The quality of our political leadership, taxes, spending and government secrecy were among the issues we examined in editorials over the past year. Readers can be sure these issues and others will provoke further commentary in the coming year.
In a democratic republic, how elected officials represent and relate to their constituents is of paramount importance. “Bread and butter” issues such as spending and taxes affect everyone.
Newspapers report the news without bias or favor. But on their opinion pages, newspapers for well over 100 years have invited debate on the issues of the day, expressing the views of their editorial leadership and welcoming those of readers through letters and columns.
Here are some of the issues that drew our attention in 2013:
Politics. The three Massachusetts cities we serve held mayoral elections in 2013 and there were tight races in Lawrence and Methuen. We commented on several occasions on the need for professional leadership in these communities.
In Lawrence, we argued that City Councilor Daniel Rivera was the better choice for mayor over incumbent William Lantigua. Rivera, we said, has the educational, work and political background needed to bring professional leadership to the city. Rivera told us Lawrence must combat its lawless image to entice new businesses to locate here and it must get its finances together to end its dependency on the state.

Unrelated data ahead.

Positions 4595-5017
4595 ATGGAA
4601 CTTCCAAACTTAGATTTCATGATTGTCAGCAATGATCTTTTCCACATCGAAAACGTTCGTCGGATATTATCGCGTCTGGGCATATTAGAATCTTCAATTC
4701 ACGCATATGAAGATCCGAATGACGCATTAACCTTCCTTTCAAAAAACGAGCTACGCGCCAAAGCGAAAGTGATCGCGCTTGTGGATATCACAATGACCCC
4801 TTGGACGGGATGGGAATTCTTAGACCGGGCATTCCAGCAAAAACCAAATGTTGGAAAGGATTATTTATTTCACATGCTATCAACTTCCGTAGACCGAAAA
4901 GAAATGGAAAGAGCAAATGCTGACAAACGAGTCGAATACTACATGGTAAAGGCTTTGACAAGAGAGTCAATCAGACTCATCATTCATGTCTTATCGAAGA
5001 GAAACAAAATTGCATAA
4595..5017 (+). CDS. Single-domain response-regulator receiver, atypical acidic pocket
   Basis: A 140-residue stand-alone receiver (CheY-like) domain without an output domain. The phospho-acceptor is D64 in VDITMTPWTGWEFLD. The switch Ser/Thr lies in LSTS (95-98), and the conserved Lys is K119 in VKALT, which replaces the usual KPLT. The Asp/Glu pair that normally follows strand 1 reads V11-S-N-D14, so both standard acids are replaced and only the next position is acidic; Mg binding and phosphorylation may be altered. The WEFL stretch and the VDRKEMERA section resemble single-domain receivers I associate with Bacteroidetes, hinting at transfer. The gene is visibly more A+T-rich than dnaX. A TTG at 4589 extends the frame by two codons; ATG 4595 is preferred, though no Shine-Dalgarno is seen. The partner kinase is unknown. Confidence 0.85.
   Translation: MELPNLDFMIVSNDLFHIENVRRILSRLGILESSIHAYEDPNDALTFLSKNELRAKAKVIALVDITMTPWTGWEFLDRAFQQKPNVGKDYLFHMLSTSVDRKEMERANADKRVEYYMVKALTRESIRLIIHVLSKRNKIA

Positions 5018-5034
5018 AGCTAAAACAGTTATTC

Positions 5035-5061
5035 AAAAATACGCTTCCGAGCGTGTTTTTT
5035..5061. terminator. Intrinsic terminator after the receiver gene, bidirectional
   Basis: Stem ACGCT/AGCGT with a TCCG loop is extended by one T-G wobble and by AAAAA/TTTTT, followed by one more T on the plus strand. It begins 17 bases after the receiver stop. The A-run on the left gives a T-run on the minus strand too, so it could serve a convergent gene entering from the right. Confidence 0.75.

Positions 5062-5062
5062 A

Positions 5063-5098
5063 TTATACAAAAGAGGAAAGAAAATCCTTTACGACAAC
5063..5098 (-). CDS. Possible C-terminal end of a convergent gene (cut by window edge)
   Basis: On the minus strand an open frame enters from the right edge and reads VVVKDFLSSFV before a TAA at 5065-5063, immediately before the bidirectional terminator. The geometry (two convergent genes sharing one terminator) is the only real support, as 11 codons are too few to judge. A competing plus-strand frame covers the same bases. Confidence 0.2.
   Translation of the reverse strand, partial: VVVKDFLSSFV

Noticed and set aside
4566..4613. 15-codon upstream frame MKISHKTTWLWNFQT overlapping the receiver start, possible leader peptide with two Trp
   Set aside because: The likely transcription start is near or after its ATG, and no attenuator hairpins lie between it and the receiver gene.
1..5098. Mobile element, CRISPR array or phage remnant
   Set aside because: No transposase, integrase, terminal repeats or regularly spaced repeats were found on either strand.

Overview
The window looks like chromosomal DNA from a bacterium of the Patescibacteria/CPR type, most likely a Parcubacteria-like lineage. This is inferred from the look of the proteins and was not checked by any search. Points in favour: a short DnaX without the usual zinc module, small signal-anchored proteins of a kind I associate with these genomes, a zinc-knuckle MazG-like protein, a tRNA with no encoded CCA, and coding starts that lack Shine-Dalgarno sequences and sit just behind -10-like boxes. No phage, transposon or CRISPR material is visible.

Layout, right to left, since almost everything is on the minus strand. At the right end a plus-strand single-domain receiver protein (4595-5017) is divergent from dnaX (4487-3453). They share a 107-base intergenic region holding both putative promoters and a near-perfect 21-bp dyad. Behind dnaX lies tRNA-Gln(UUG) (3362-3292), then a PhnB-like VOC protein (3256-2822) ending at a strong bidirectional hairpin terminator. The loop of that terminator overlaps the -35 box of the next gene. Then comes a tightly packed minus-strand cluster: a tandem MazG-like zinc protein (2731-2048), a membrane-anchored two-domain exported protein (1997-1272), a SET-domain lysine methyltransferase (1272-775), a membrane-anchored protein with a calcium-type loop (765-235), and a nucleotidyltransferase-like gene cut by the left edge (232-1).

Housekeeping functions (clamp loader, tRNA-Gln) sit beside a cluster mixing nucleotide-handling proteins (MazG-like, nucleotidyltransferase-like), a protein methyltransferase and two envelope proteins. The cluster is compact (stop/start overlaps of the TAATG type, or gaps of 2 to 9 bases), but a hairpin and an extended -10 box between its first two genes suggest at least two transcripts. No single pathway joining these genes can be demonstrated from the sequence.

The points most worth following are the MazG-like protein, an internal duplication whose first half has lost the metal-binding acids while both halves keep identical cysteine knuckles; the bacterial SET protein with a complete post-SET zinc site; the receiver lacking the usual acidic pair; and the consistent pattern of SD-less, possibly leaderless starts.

“This isn’t what some in Lawrence want to hear,” we wrote Nov. 1. “They’d rather listen to Lantigua’s easy promises and empty rhetoric. This is tough medicine that Rivera is offering. But Lawrence needs it.”
Rivera narrowly won the mayoral election on Nov. 5 and prevailed in a recount.
Taxes and spending. The two go hand-in-hand, for government has no money to spend that it does not take, via taxation, from its citizens.
In Massachusetts, after years of tight budgets, Gov. Deval Patrick wanted to take advantage of a slightly improving economy to go on a spending spree. At the beginning of last year, Patrick proposed a $1.9 billion tax increase to pay for his transportation and education initiatives. Patrick even pulled out one of the oldest tricks in the political playbook, surrounding himself with kids holding signs calling for “compassion” and “courage.”